new notebook

You can choose from the kernels “sPyNNaker” (latest release) or “sPyNNakerGit” (the instantiation of the master branches of the GitHub libraries downloaded when your account was created). In the Lab interface, use the “Launcher” tab that was open when you first logged in (or, if you have closed the tab, it can be opened again using File - New Launcher) to select a Notebook using a particular kernel.

Be aware when using sPyNNakerGit that what you will be using are the master branches at the point at which you first logged in to the system, and that these will not change when you next log in; if you require any changes that have subsequently been made to master or new branches then you will need to manually get these yourself. This can be done from within the Notebook interface by clicking on the drop down menu “New” and selecting “Terminal”, or from the Lab interface by selecting Terminal from the Launcher tab, and then using the usual git commands from the command line within the “sPyNNakerGit” directory. You will need to be in the sPyNNakerGit environment when updating; to get into the environment, go into the sPyNNakerGit directory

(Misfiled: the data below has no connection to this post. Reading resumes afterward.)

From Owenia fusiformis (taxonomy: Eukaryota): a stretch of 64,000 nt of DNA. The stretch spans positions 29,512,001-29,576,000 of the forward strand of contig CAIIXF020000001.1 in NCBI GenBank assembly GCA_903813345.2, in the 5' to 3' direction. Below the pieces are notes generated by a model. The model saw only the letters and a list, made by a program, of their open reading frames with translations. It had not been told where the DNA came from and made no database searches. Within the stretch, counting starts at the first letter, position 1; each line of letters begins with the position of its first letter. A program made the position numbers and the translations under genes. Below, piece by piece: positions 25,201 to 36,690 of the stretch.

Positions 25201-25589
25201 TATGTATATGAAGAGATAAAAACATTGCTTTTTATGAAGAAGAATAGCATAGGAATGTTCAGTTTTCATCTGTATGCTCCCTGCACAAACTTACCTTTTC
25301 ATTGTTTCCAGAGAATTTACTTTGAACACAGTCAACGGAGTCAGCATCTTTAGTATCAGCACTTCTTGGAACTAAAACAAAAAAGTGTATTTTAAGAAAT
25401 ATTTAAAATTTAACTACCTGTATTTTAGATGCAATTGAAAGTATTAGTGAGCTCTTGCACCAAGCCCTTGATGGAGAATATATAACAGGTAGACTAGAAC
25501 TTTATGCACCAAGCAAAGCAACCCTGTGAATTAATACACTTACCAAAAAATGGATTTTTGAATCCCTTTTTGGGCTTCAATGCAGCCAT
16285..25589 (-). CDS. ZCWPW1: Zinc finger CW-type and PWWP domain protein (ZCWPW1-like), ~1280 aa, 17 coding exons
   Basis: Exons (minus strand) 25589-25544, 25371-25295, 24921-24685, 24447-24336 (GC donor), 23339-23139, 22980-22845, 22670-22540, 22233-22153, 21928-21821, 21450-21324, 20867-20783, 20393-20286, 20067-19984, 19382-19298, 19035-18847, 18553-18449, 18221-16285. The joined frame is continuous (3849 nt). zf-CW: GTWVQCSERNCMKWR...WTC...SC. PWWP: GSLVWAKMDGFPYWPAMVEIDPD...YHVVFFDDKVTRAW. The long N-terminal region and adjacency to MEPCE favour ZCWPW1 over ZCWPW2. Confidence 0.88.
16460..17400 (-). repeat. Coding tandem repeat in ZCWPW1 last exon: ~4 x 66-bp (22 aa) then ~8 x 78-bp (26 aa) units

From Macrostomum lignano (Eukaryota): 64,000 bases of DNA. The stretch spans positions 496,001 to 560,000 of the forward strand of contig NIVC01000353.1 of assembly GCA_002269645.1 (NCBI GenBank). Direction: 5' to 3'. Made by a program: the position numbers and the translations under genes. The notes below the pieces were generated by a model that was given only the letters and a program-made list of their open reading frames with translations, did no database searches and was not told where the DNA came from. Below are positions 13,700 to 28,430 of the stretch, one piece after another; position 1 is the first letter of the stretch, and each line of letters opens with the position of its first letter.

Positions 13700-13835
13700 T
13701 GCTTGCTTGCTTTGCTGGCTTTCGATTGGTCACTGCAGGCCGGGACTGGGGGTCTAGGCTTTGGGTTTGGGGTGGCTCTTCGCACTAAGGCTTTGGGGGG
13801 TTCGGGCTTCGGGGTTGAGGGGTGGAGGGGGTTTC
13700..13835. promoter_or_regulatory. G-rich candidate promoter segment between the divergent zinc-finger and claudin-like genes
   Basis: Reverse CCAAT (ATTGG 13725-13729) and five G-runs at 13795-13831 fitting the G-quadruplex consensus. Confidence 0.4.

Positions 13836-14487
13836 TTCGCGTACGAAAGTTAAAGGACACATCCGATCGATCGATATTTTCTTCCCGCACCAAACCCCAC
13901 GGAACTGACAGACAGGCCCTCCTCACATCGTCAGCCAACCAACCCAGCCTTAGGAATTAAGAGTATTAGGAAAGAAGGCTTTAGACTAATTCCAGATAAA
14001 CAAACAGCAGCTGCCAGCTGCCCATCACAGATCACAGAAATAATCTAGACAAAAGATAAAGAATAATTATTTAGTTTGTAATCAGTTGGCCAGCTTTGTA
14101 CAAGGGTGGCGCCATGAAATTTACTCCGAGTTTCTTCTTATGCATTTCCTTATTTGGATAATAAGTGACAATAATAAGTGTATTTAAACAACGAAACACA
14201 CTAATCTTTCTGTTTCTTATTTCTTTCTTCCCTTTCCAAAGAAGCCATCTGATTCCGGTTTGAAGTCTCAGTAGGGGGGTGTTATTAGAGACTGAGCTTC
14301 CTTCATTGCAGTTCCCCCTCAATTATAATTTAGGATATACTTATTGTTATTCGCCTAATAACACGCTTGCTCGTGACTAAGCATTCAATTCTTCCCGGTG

cd sPyNNakerGit

and then use the command

source bin/activate

There are some automatic scripts provided to help you with this inside the sPyNNakerGit/support directory; in particular support/

If you update master or switch branches, we also strongly recommend rebuilding the C code that runs on the SpiNNaker machine using the script support/ as it is likely that this will have changed during a recent update. It is also possible to change the kernel once you have started by choosing Kernel->Change kernel (in both the Notebook and Lab interfaces) and selecting what you wish to change to.

Within a notebook/lab it is possible to perform all the usual Python commands, including the ability to use “pip” to install anything that is not installed by default for SpiNNTools (see for a non-exhaustive list of these). It is also possible to use pip etc. inside a Terminal window to install anything you need; simply make sure you are in the correct environment for the Kernel you wish to install something for and it should be possible to install it.